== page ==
ON OUR DOCK
A few notable features of the Beneteau Swift Trawler 34 include:
Beneteau's Swift Trawler 34 is a stunning combination of everything that contributes to the joy of cruising with the comfort and performance of a much larger yacht. Truly the top of its class, the new Beneteau ST34 outshines the competition in every category.
Burns less than 1 gallon (approx.) per nautical mile at wide open throttle!
Powered by a single Cummins 425 hp diesel with bow and stern thrusters, she will cruise effortlessly at 16 knots with a top speed of 21 knots(approx)(WOT). At wide open throttle, the ST34 burns less than 1 gallon (approx.) per nautical mile -- amazing fuel efficiency, made possible by her brilliantly engineered hull design, which boasts maximum stability and an impressively comfortable ride -even in rough conditions.
What the Press is Saying about Beneteau and the Swift Trawler 34:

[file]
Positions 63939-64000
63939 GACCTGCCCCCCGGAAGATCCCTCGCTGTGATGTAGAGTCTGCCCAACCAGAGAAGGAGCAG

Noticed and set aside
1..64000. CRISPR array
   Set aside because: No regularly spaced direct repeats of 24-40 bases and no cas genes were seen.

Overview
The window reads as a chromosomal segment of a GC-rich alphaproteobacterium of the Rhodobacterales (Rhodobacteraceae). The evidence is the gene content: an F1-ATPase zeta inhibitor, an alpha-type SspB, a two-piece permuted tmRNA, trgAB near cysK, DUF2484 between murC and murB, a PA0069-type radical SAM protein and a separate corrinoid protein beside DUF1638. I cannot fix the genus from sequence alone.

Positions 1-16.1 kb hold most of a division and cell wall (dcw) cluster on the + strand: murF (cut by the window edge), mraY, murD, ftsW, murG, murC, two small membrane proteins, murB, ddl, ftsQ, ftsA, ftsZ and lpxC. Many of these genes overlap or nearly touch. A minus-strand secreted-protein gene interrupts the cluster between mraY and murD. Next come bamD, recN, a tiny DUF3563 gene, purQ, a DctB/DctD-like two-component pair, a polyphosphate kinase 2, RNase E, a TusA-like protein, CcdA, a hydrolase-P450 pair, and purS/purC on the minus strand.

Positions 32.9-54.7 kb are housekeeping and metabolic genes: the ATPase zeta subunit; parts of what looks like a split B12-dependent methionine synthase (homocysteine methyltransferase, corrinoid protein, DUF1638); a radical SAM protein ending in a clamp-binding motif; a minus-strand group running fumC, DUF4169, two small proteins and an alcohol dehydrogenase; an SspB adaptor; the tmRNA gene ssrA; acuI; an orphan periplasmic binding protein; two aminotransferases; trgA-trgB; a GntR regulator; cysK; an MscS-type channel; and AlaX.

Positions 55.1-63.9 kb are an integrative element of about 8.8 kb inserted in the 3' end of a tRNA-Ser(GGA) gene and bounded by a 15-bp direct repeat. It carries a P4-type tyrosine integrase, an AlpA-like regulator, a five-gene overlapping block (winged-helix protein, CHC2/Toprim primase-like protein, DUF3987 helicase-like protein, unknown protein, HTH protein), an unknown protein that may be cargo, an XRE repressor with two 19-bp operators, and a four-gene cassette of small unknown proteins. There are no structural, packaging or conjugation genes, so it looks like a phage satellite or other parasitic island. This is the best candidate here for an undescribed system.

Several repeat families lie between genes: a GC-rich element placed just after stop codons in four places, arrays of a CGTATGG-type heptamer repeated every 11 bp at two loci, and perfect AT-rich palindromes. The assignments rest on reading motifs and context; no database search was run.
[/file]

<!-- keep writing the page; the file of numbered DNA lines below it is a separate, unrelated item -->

"In America, boaters know Beneteau for its sailboats. However, the French builder has, at various times since its first splashdown in 1884, built various types of powerboats. In fact, Beneteau’s 52′ Swift Trawler won the European Yacht of the Year award when it was first introduced in 2007/2008.
According to the folks at Beneteau, there are now more than 36,000 Beneteaus floating around, and, on the basis of units built, an average of 283 per year, it has produced more boats than any other builder in the world. The Swift Trawler 34 is the beneficiary of those 127 years of knowledge and experience." - Sea Magazine
"Despite the name, this is not a trawler—that is to say, she does not have a full-displacement hull form. Consider her a hybrid, with a semi-displacement running surface that features fine fore sections, two lifting strakes per side, a long but relatively shallow keel that’s cut away around the props for good maneuverability, and most important, hard chines. [...] Underway, the well-designed hydraulic steering makes the 34 easy to pilot, and her long keel allows her to hold course even in a quartering sea. There appeared to be a lot of lift in the forward sections although running angles were moderate and proceeded in relatively straight-line fashion from idle—in other words, no hump." - Power & Motoryacht Magazine